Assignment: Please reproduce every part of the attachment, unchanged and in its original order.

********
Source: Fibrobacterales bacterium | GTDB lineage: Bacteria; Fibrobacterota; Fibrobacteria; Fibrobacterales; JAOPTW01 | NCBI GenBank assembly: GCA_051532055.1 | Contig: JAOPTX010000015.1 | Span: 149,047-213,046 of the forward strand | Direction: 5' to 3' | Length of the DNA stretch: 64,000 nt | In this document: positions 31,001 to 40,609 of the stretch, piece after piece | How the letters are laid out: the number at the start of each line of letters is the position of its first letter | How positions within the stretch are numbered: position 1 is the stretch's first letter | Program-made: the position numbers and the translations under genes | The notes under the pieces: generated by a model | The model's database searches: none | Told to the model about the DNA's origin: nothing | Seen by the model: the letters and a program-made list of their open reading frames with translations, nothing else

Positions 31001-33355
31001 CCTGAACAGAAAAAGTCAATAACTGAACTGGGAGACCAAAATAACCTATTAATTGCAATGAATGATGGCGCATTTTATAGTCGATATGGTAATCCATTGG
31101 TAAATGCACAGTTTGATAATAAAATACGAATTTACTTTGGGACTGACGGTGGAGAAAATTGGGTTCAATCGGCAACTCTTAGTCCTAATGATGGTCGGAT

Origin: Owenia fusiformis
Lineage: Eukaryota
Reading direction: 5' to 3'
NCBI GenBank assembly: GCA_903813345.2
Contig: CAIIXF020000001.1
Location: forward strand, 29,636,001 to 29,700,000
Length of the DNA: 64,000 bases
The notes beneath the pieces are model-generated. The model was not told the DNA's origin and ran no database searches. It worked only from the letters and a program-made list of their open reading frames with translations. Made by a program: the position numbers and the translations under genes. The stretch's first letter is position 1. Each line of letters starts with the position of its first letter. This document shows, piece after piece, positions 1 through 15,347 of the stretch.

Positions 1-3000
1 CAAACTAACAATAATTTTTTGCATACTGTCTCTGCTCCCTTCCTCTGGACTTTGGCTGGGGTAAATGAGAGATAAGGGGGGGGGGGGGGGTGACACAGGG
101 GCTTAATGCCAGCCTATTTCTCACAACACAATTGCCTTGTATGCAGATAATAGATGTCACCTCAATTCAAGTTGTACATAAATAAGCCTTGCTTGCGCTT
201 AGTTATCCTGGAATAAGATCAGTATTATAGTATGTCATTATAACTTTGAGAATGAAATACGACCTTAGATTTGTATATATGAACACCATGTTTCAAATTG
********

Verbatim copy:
Source: Fibrobacterales bacterium | GTDB lineage: Bacteria; Fibrobacterota; Fibrobacteria; Fibrobacterales; JAOPTW01 | NCBI GenBank assembly: GCA_051532055.1 | Contig: JAOPTX010000015.1 | Span: 149,047-213,046 of the forward strand | Direction: 5' to 3' | Length of the DNA stretch: 64,000 nt | In this document: positions 31,001 to 40,609 of the stretch, piece after piece | How the letters are laid out: the number at the start of each line of letters is the position of its first letter | How positions within the stretch are numbered: position 1 is the stretch's first letter | Program-made: the position numbers and the translations under genes | The notes under the pieces: generated by a model | The model's database searches: none | Told to the model about the DNA's origin: nothing | Seen by the model: the letters and a program-made list of their open reading frames with translations, nothing else

Positions 31001-33355
31001 CCTGAACAGAAAAAGTCAATAACTGAACTGGGAGACCAAAATAACCTATTAATTGCAATGAATGATGGCGCATTTTATAGTCGATATGGTAATCCATTGG
31101 TAAATGCACAGTTTGATAATAAAATACGAATTTACTTTGGGACTGACGGTGGAGAAAATTGGGTTCAATCGGCAACTCTTAGTCCTAATGATGGTCGGAT

Origin: Owenia fusiformis
Lineage: Eukaryota
Reading direction: 5' to 3'
NCBI GenBank assembly: GCA_903813345.2
Contig: CAIIXF020000001.1
Location: forward strand, 29,636,001 to 29,700,000
Length of the DNA: 64,000 bases
The notes beneath the pieces are model-generated. The model was not told the DNA's origin and ran no database searches. It worked only from the letters and a program-made list of their open reading frames with translations. Made by a program: the position numbers and the translations under genes. The stretch's first letter is position 1. Each line of letters starts with the position of its first letter. This document shows, piece after piece, positions 1 through 15,347 of the stretch.

Positions 1-3000
1 CAAACTAACAATAATTTTTTGCATACTGTCTCTGCTCCCTTCCTCTGGACTTTGGCTGGGGTAAATGAGAGATAAGGGGGGGGGGGGGGGTGACACAGGG
101 GCTTAATGCCAGCCTATTTCTCACAACACAATTGCCTTGTATGCAGATAATAGATGTCACCTCAATTCAAGTTGTACATAAATAAGCCTTGCTTGCGCTT
201 AGTTATCCTGGAATAAGATCAGTATTATAGTATGTCATTATAACTTTGAGAATGAAATACGACCTTAGATTTGTATATATGAACACCATGTTTCAAATTG